Contributed by Richard Emmert.
The costume workshop ended on Tuesday afternoon and I’m writing this on my way back to Tokyo on the Shinkansen. All in all, it seems to me that it was quite successful and met its objectives. Simply put, the main objectives were first, to allow interested people to learn more about noh costumes, and second, allow a venue for Theatre Nohgaku to further spread the word about and foster an interest in noh.
Much has already been written on this blog about the three days we had with Monica Bethe learning about noh costume structure, and visiting several places in Kyoto to learn more about the making of noh costumes.
The four days spent in Fukuyama learning the practical side of noh costuming was a wonderful extension of the Kyoto sessions. On Saturday we had an hour demonstration session with Osada Takeshi and Oshima Kinue explaining the basics of costuming and watched Kinue be costumed for the Aoinoue rehearsal; on Sunday we saw Hyakuman and Aoinoue performed in the Oshima Teiki Noh (held four times per year) with the added treat of being able to watch the dressing of the actors back stage—this really is special as it is rarely allowed for anyone to be backstage if you are not a performer; on Monday learning the dressing of the maeshite and nochishite roles of Atsumori, and a general female role again taught by Osada Takeshi and son Akira as well as Oshima Kinue; and Tuesday reviewing the costuming of the Atsumori roles this time led by Oshima Kinue and her father Oshima Masanobu.
One thing that many people unfamiliar with the noh world do not realize is that noh actors do not, for the most part, costume themselves. Putting on costumes for roles is different from just putting on the montsuki hakama (kimono and trouser skirt) which is used by members of the chorus, the instrumentalists and the stage assistants—all the performers who do not have character roles. At least two and ideally three costumers are required to dress each actor having a character role.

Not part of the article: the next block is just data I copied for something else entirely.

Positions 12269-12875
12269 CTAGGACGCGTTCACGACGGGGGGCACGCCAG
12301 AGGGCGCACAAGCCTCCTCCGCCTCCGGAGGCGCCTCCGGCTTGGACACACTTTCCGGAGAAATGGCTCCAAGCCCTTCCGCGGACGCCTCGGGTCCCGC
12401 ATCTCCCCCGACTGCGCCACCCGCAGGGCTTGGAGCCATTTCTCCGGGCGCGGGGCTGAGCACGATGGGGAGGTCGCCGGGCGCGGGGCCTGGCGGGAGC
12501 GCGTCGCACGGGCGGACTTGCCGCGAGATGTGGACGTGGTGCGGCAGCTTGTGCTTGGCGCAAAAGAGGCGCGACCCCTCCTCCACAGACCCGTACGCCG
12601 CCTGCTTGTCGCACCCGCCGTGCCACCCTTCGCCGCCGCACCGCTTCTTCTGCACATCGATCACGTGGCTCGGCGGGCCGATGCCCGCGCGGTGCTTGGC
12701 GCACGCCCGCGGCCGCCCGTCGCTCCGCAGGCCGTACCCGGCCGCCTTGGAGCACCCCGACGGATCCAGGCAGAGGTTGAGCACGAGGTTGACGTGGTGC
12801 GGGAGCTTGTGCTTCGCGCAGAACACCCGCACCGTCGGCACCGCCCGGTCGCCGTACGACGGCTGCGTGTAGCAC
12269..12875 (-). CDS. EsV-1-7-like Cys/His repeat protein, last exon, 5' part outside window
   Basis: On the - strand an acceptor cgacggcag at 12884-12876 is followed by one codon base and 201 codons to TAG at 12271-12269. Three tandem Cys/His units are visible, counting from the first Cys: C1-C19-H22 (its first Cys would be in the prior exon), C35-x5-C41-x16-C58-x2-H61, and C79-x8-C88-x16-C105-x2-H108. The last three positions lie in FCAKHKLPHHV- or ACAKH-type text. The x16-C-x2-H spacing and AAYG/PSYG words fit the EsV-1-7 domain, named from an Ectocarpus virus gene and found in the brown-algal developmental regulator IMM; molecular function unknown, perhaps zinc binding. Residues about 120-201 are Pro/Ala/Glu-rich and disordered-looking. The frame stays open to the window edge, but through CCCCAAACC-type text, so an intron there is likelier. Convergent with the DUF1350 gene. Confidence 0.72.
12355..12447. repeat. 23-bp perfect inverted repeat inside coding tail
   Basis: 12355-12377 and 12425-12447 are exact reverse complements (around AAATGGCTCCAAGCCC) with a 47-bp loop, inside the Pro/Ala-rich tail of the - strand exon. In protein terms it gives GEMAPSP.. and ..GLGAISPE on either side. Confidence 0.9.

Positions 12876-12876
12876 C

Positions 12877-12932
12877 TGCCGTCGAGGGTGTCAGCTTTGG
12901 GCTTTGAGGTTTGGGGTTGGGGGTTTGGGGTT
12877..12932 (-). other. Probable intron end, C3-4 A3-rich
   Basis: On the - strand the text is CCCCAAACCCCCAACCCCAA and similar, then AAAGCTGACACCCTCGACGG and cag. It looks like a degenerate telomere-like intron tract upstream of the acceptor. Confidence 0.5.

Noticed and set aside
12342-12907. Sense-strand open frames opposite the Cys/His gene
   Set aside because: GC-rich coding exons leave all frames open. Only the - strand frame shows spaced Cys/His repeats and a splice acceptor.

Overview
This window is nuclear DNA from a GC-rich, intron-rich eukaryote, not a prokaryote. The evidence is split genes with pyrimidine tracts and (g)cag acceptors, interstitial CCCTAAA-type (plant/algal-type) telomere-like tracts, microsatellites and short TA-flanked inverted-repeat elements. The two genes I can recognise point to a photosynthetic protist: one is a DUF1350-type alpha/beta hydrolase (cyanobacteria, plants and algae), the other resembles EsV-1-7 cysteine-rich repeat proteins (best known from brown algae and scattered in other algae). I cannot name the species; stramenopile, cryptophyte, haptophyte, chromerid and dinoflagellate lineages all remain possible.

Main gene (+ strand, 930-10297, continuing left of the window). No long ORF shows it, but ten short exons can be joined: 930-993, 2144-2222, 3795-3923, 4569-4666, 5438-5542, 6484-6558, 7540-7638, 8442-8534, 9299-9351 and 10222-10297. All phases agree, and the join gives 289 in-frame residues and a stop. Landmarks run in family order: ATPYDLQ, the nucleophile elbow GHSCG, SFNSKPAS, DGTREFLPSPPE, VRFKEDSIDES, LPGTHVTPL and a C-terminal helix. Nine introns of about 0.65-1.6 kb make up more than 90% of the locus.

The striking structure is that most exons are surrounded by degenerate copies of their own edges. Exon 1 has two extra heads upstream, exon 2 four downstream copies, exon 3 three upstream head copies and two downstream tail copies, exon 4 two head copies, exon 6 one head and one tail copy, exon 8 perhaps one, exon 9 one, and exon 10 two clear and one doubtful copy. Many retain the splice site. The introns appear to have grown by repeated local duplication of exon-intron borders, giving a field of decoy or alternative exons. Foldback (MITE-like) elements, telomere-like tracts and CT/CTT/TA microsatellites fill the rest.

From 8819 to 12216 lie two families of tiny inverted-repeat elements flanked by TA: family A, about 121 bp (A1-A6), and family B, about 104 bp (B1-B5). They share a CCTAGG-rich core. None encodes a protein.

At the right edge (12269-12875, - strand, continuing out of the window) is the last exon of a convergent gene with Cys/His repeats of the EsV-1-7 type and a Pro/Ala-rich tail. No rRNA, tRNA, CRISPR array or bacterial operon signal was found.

The reasons for this become obvious to anyone observing backstage for the first time. The costumes are elaborate and sculpted onto each actor’s body so that “one size fits all.” That sculpting is re-done for each performance. Its not just a matter of someone giving a helping hand to the actor as he gets into his costume. It requires a skilled costumer to do the sculpting—the shaping of the several layers of costume on the actor, the tying of elaborate ties and the tacking with needle and thread so the costume maintains its shape while the actor moves on stage, the shaping of wigs, and the putting on of the mask.
So on Monday and Tuesday, our group of ten participants tied, retied and retied costumes again, taking turns taking the main front position, or the back position, or being the model to wear the costumes. All are learning experiences which demand observing over and over, and attempting to imitate over and over. Understanding the order in which costumes are put on clearly leads to an efficient use of time in dressing the actor, and less wear and tear on costumes, on actors and on costumers.
To be frank, two days isn’t quite enough time to learn enough to be a useful costumer backstage at a noh performance. The participants in this workshop spent two days just learning the costuming for two roles in the play Atsumori. Perhaps some of us will be of use in the dressing for the roles to be performed this summer during the Noh Training Project (held annually in Bloomsburg, Pennsylvania, USA) when we do the outdoor performances of that play, but as yet we still have a lot to learn. But we have to start some place and I think everyone was excited to have this experience and get just a bit more insight in the complex art of noh.